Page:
Tuesday, October 30, 2007

Book Reviews: Facts vs. Truth

This past Sunday, as an almost incidental part of his sermon, Kevin expounded on the difference between Facts and Truth. It was an idea I found interesting enough at the time but was reminded of last night as I finished “The Death of Ivan Illych.” As many of you will recall, I asked for a list of books to read in various categories. From the “Cultural Studies or Business” category I selected "The Tipping Point", by Malcolm Gladwell. From the “Classic Fiction” category, I selected “The Death of Ivan Ilych.” I recently finished both of them (to be fair, one can both start and finish Ivan Ilych in one sitting). Although it is, on the surface, ridiculous to try to discuss/compare these two books, I think that in the context of “Facts vs. Truth” there is some insight to be gained.

The Tipping Point is a book full of facts. Many of these facts come in the form of statistics, others in the form of narrative. Those of you who know me well know that I really enjoy statistics and what we can learn from them. I guess I am a descendant of the Bill James/SABR school and enjoy the obvious selections such as Steven Levitt. Nonetheless, I found this book, while abundantly rich in fact, to be lacking in truth. In theory, The Tipping Point is designed to help the reader identify those people and concepts that they can use to make their idea/product “tip,” or become epidemically contagious. To be sure, Gladwell provides numerous examples of ideas & products that have tipped, and he explains the forces that helped those ideas tip. Fair enough. What I found lacking was any sense of how to make this happen on a go forward basis. It is easy to look at success and identify factors that contributed to that success. This is reasonable, and there is certainly much to be gained by learning from the success of others. But if it was that easy, everyone would be doing it, and all but the absolute worst ideas would tip. In other words, there is the fundamental problem of selection bias in his study. By studying only those stories that are successes, he selects out those that may have used all of the same techniques yet had a different outcome. Here is a book, an interesting book, which is full of fact and lacking in truth.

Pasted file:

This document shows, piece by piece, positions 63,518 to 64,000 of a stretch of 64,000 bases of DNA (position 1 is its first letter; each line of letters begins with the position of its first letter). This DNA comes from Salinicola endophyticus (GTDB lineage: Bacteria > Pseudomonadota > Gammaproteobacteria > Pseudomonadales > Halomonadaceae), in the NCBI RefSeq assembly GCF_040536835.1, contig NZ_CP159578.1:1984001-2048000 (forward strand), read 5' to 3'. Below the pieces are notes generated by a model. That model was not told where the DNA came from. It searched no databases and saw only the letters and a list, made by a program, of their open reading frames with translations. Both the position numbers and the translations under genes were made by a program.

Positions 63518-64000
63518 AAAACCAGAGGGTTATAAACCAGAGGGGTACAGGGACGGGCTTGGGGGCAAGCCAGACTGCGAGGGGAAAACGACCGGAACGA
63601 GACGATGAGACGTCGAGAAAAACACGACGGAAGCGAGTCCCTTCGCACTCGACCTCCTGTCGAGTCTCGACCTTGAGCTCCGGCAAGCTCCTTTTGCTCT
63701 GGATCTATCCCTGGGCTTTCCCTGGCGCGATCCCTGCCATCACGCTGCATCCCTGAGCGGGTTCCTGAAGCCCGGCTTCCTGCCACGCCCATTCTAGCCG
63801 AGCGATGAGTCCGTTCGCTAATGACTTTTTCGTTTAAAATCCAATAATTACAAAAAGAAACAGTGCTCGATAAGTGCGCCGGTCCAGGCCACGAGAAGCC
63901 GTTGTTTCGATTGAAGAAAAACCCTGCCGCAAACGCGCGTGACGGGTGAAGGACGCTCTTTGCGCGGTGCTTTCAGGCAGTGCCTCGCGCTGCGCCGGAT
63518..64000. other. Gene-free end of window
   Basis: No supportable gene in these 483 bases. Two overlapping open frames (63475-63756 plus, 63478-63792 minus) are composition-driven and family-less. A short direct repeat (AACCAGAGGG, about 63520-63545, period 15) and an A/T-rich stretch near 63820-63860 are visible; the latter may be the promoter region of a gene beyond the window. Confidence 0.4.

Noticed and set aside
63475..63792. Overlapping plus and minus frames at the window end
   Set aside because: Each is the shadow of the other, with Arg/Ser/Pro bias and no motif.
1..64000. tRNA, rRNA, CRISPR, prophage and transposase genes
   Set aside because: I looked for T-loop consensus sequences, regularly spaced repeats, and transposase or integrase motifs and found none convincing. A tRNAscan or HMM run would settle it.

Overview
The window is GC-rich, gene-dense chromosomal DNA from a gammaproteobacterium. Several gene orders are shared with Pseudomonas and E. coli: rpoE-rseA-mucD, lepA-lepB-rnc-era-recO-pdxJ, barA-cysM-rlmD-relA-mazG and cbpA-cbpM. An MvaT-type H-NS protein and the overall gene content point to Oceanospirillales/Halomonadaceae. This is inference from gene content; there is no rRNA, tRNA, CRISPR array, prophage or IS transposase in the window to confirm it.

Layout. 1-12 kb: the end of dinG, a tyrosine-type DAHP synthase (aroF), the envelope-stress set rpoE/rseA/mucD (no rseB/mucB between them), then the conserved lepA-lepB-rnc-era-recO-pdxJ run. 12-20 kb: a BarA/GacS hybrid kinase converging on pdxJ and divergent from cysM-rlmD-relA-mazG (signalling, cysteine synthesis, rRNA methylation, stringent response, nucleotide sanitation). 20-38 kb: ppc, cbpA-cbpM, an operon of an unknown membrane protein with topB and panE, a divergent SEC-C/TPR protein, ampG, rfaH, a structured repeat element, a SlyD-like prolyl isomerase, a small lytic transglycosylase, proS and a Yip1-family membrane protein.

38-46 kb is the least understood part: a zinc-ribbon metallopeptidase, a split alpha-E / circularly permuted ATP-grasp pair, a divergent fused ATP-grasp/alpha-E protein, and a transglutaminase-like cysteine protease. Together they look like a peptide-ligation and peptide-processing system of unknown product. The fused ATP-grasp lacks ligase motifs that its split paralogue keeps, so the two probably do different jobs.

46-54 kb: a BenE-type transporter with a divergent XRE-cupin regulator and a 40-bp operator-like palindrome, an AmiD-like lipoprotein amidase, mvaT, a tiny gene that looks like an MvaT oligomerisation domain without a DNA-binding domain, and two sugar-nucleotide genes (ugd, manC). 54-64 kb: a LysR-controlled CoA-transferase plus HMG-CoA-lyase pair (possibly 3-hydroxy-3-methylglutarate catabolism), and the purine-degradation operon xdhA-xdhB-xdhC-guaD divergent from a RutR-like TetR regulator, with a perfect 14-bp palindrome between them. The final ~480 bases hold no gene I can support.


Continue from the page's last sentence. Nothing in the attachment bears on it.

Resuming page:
The Death of Ivan Ilych, on the other hand contains no fact, yet is rich in truth. Actually, this is the central idea with which Ivan Ilych struggles leading up to his death. Here are the facts of his life, as he sees them: He is a good man. Although Ivan greatly desires (and receives) power and the status associated with it, he never abuses this power (although he loves the idea that he could abuse it if he wanted to). In his official duties, Ivan is reasonable, dispassionate, and above all fair. He has all his life done that which was expected of him by those put in authority over him, and he expects others to behave in the same way. More than anything Ivan Ilych tries to maintain a life that is peaceful, lovely, and decorous. Here is the truth of Ivan Ilych’s life: His entire life he has never cared about anyone but himself. Although his official duties require him to make life-altering decisions regarding other people (and he makes these decisions well and fair), he does not care about these people in the least. Most definitely they are forgotten by the time he reaches his carriage to return home. He does not care about his wife, only that he has a wife, which is the expected and decorous thing to do. His wife feels much the same about him, as do his children. His friends are not friends at all- not he to them nor them to him. At his viewing they all try to escape in short order as to not miss their weekly game of bridge. Ivan does not have a single meaningful relationship in his life.

So this is the central debate of Ivan Ilych’s life. He thought, based on the facts, that he was living the right way. When confronted with the truth however, he sees that he is wrong. This is like an ice-water bath for him, waking him out of his stupor but also incredibly uncomfortable. So, how, if not the way he has known his whole life, is one to live?

How are we to live? Is this not the question we are all called to answer? I believe that it is. In this way, The Death of Ivan Ilych, although completely devoid of fact, is full of truth. The struggles and eventually death of a made up person spoke truth to me in a way that facts simply cannot. I suppose this is the nature of fiction in general, at least for me. I have learned much from, and grown close to, many people who, strictly speaking, don’t exist. And that’s a fact.

1 comment:

Aaron Helman said...

I read The Tipping Point (Blink, too) a while ago. I thought it was an interesting, but I definitely agree that it's lacking in application.

I am finding that the lack of definable principles (like in Gladwell's books) makes many business practices often more art than science.

And I guess that's kind of exciting.